Entity Tags: Jose Padilla

Timeline Tags: Torture of US Captives, Civil Liberties

Wilson Brown, who has filed a petition with the Supreme Court asking that it reconsider its landmark 1953 US v Reynolds case (see March 9, 1953), receives an e-mail from Alison Massagli of the White House’s Foreign Intelligence Advisory Board. Massagli, who learned of the petition from an article in the Philadelphia Inquirer, wants a copy of Brown’s petition. Brown notices that Massagli sent a copy of the e-mail to Catherine Lotrionete of the National Security Council. Brown is pleased that the case has garnered some attention. He e-mails the plaintiffs he is representing, saying, “I thought you would find it interesting that at least one arm of the Executive Branch is interested in our case.” [Siegel, 2008, pp. 257]

Entity Tags: National Security Council, Alison Massagli, Issuetsdeah, US Supreme Court, Wilson Brown, Catherine Lotrionete

Timeline Tags: Civil Liberties

The FBI issues a reward of $5 million for information on Adnan Shukrijumah, starting a world-wide manhunt that will last for years. Shukrijumah lived in the same area as most of the 9/11 hijackers and was reportedly seen with Mohamed Atta in the spring of 2001 (see May 2, 2001), when he was being investigated by the FBI over two terrorist plots (see April-May 2001 and (Spring 2001)). Information gleaned from detainees suggests that Shukrijumah is a top al-Qaeda operative who was trained in Afghanistan and is associated with 9/11 architect Khalid Shaikh Mohammed and Jose Padilla (see June 10, 2002). In May 2004 Attorney General John Ashcroft will even single out Shukrijumah as the most dangerous al-Qaeda operative planning to attack the US. However, despite reported sightings in Central America, he is still on the run in 2006 and believed to be hiding in the tribal areas of Pakistan. [US News and World Report, 4/7/2003; USA Today, 6/15/2003; FrontPage Magazine, 10/27/2003; 9/11 Commission, 8/21/2004, pp. 40-41 pdf file; Los Angeles Times, 9/3/2006]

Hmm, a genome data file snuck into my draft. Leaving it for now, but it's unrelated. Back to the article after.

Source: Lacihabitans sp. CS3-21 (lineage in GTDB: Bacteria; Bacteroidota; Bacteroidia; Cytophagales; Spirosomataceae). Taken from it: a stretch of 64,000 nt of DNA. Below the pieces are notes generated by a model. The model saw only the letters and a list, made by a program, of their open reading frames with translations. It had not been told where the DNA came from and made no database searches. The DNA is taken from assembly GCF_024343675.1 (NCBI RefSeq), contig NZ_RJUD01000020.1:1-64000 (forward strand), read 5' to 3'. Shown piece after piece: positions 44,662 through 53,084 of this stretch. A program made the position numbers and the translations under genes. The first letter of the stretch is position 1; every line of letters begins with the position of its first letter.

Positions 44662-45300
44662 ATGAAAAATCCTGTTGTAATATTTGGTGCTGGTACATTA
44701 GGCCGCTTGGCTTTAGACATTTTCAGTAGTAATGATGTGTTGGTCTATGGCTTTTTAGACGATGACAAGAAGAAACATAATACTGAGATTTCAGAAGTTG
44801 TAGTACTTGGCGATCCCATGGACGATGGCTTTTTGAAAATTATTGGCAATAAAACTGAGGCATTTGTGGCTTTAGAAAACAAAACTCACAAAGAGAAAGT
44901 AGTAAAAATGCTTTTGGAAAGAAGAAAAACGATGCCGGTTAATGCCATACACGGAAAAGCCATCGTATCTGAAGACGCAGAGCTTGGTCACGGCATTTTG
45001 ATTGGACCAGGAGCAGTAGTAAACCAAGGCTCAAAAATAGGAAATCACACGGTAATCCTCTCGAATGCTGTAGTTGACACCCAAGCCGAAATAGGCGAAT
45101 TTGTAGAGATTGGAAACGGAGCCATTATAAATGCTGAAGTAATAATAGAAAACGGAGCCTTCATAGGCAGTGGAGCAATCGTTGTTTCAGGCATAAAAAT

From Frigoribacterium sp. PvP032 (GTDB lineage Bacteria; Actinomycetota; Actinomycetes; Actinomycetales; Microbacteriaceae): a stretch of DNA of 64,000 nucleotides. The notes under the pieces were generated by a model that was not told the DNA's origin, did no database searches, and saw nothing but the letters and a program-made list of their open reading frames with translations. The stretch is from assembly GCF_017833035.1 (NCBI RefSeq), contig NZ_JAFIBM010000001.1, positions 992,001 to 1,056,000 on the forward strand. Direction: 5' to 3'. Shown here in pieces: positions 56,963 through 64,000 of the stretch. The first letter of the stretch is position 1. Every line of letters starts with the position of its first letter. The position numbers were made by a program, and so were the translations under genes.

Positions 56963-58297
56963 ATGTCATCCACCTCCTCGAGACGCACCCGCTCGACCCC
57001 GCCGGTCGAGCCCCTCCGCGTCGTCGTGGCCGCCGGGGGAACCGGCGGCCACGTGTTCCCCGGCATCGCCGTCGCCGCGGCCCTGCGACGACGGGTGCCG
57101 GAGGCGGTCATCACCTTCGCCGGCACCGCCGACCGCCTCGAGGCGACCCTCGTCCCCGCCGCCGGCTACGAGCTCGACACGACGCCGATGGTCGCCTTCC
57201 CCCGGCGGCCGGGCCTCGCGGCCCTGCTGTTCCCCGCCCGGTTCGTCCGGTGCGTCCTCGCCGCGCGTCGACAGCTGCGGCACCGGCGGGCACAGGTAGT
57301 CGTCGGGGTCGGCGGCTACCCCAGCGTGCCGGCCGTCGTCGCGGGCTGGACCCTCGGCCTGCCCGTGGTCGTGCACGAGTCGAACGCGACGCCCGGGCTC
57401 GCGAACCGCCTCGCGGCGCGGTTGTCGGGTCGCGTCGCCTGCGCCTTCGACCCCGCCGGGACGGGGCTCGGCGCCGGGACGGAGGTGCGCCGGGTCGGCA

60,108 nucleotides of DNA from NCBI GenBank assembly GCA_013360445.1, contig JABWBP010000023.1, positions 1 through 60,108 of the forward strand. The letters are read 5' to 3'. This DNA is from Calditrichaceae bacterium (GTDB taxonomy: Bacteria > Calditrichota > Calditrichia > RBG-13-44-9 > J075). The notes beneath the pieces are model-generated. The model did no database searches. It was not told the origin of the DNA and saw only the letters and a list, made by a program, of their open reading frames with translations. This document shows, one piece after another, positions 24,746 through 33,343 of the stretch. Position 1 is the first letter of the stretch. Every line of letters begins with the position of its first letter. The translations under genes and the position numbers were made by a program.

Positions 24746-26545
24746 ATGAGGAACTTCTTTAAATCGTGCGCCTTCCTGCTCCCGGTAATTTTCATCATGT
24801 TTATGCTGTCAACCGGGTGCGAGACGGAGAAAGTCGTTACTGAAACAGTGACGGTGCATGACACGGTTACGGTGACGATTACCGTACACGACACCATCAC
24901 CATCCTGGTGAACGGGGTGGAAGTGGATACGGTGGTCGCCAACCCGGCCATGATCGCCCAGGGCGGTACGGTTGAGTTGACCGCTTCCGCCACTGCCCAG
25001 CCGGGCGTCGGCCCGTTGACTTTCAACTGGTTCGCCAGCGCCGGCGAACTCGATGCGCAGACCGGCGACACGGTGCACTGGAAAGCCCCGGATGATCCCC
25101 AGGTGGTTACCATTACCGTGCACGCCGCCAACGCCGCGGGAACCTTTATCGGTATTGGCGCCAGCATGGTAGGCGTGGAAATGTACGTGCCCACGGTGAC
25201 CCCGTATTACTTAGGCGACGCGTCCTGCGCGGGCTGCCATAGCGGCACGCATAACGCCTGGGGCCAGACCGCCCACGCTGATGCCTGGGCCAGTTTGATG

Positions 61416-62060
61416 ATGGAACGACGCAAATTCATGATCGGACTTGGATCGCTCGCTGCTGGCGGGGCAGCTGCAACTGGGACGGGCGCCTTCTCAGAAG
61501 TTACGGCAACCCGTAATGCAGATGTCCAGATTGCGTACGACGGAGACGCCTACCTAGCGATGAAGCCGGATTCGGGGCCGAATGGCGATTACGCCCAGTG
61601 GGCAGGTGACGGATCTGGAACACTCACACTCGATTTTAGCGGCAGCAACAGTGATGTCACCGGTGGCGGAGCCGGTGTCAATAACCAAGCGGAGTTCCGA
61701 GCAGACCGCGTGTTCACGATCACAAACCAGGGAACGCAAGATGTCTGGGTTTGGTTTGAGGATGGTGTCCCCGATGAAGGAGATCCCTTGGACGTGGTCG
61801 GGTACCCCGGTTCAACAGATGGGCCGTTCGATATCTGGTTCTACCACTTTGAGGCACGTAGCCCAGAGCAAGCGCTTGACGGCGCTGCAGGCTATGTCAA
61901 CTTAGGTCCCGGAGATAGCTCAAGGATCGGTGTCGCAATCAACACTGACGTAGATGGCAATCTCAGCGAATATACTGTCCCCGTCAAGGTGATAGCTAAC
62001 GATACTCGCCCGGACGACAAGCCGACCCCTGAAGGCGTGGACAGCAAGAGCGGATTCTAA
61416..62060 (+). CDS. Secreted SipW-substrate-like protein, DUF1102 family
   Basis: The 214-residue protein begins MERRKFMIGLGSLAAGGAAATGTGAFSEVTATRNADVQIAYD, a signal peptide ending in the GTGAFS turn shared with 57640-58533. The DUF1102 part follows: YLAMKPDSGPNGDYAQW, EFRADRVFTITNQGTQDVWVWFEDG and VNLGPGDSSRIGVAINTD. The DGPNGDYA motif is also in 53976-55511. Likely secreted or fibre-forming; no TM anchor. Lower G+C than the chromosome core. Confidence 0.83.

Flight Training - US authorities claim he is a pilot and has been receiving flight training outside the US for several years, though they do not release any evidence to substantiate this. His family insists that he is neither a qualified pilot nor an al-Qaeda operative. [USA Today, 6/15/2003; CNN, 9/5/2003] A senior Bush administration official says the government has evidence Shukrijumah had attended the Airman Flight School in Norman, Oklahoma, but does not say when. Other Islamist militants, including Zacarias Moussaoui, attended that school before 9/11 (see February 23-June 2001, May 18, 1999 and May 15, 1998). The director of the school claims there is no evidence of a student with any of Shukrijumah’s publicly revealed aliases. [New York Times, 3/21/2003]

Entity Tags: John Ashcroft, Adnan Shukrijumah, Federal Bureau of Investigation, Mohamed Atta

Timeline Tags: Complete 911 Timeline

Solicitor General Theodore Olson submits a response to the request that the Supreme Court reopen the 1953 state secrets case US v Reynolds (see February 26, 2003). Olson argues that once a decision has been made, it should be respected—“the law favors finality,” he writes. More surprisingly to the plaintiffs and their lawyers, Olson argues that there was no fraud perpetuated in the original case, a position hard to defend in the face of the declassified accident reports that were the heart of that case (see February 2000 and February 26, 2003). The accident reports never contained military secrets or secret information of any kind, a claim that the Court’s 1953 decision hinged on, but Olson argues that because of the wording of the claims—releasing the reports to the original plaintiffs “might lead to disclosure” of classified information—then the old claims of protecting state secrets are still technically valid (see March 9, 1953). Olson echoes the author of the original Supreme Court opinion, Fred Vinson, by reminding the Court that “[t]he claim of privilege in this case was made in 1950, at a time in the nation’s history—during the twilight of World War II and the dawn of the Cold War—when the country, and especially the military, was uniquely sensitive to need for ‘vigorous preparation for national defense.‘… The allegations of fraud made by the petition in this case… must be viewed in that light.” The lawyer for the plaintiffs in the petition, Wilson Brown, is both angered and impressed by what he calls Olson’s “remarkable obfuscation.” By hiding behind the vague wording of the original claims of state secrets, Olson is implying that this case must turn on factual issues—and therefore should be heard in a lower court, not the Supreme Court. Brown, in his response co-written by colleague Jeff Almeida, calls Olson’s arguments “disingenuous” and insists that the plaintiffs’ original case “had been vitiated through fraud.” [Siegel, 2008, pp. 261-264]